I described how to avoid crashing into strangers without slowing down several months ago. Although I have yet to receive any international prizes for contributions to conurbial efficiency, I think it is just a matter of time.
However, my technique involves a large amount of lurching and corner turning. Could, I wondered, there be a solution to the problem that does not involve such gymnastics?
I was given reason to consider this problem when I was at London Waterloo earlier this week.
The problem at Waterloo is that the underlying assumption in my earlier solution does not hold. In my previous solution, the assumption was that you are fighting against a crowd that is walking in a uniform direction (directly at you, in fact)
At Waterloo, by contrast, people act as if they are acting out a random walk (indeed, I'm fairly sure that most of them are there solely to get in the way of others). People are milling around by the departure boards, people are walking to and from the stairs to the underground, people are walking to and from the platforms and between the platforms and the ticket machines and the shops. Other people are carrying precariously balanced cups of coffee as they massage their ticket out of their wallets to avoid stopping as they approach a ticket inspector. And while all this chaos is unfolding, the incessant beep, beep, beep of electric buggies and clank of rubbish carts is pervasive.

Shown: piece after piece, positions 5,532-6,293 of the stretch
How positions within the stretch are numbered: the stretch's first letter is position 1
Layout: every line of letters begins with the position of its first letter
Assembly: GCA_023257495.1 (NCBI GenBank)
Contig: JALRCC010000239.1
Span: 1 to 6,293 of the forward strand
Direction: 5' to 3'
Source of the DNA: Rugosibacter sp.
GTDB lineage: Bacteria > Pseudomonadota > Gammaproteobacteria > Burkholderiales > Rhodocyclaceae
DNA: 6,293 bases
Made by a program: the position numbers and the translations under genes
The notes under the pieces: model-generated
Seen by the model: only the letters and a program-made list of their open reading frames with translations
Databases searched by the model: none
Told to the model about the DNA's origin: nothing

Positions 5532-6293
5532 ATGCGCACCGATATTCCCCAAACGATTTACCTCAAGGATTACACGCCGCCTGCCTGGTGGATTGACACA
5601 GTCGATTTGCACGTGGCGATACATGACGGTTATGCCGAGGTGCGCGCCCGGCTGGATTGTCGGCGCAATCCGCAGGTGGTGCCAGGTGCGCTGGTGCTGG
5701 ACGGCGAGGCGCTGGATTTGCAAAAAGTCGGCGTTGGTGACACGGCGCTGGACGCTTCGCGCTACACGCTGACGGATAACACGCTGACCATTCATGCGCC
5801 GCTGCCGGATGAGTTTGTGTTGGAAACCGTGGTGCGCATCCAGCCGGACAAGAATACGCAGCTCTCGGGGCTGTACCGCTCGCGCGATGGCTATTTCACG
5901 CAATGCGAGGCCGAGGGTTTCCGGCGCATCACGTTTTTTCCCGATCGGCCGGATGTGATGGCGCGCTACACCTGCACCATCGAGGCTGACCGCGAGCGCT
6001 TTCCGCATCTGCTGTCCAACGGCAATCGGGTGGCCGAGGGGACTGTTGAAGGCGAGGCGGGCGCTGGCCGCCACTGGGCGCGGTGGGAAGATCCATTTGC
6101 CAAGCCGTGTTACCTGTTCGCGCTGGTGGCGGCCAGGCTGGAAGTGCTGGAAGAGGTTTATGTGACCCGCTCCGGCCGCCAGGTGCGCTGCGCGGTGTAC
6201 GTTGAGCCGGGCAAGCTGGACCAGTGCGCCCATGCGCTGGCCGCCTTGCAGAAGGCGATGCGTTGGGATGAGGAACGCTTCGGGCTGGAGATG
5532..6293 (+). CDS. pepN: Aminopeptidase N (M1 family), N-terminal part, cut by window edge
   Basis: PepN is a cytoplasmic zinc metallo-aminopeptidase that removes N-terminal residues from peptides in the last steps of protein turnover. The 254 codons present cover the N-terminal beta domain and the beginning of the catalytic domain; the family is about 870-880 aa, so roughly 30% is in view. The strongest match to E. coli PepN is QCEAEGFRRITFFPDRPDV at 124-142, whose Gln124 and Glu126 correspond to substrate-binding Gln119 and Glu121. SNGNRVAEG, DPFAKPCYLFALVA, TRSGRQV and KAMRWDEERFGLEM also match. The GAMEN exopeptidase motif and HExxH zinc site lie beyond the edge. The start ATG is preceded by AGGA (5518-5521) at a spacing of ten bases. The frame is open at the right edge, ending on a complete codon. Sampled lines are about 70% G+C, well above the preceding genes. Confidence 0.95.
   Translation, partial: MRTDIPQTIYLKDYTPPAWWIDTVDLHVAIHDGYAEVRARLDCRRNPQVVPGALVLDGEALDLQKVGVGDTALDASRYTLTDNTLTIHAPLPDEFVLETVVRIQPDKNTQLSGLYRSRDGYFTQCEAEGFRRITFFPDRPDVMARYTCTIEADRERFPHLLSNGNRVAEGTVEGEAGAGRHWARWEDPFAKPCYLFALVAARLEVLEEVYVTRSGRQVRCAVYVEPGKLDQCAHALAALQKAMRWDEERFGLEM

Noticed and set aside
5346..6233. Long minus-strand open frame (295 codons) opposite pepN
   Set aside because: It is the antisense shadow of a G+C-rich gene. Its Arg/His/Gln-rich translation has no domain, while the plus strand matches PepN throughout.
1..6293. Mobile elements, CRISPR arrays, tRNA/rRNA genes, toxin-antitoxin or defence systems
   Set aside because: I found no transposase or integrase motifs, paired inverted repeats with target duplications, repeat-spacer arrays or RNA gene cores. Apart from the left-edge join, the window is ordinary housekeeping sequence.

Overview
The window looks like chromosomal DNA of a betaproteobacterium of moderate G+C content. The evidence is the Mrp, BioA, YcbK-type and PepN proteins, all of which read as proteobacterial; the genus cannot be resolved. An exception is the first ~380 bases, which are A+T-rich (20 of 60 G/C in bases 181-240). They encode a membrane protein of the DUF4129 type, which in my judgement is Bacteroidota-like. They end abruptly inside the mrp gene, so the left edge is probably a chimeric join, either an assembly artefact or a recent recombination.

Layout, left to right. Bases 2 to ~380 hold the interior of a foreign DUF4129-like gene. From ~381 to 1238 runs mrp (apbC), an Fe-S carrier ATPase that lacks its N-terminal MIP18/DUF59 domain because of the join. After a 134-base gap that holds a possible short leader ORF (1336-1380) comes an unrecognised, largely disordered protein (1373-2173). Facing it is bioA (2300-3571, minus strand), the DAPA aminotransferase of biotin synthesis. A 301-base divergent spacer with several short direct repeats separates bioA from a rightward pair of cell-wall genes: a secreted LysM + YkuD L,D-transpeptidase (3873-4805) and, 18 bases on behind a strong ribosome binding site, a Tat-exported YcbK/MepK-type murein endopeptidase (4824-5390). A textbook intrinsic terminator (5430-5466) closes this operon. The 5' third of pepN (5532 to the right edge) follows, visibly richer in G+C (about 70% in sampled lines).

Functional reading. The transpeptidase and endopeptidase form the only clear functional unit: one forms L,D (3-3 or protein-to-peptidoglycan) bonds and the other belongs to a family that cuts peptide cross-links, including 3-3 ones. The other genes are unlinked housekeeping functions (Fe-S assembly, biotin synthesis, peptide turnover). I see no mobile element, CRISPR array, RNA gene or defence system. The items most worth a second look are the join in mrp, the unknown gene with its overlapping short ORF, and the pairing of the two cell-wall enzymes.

What, readers, is one to do?
The solution, counter-intuitively, may be to disregard the advice of my earlier result and, instead, resolve never, ever, to change direction. Instead, modulate your speed. That is: as you see the other station users inconsiderately embark on paths that will cross yours, make no attempt to divert. Instead, slow down (or speed up) in order to ensure your paths do not cross.
I have tried it (once) and it almost worked.
Therefore, I'm pretty sure I'm on to a winner here.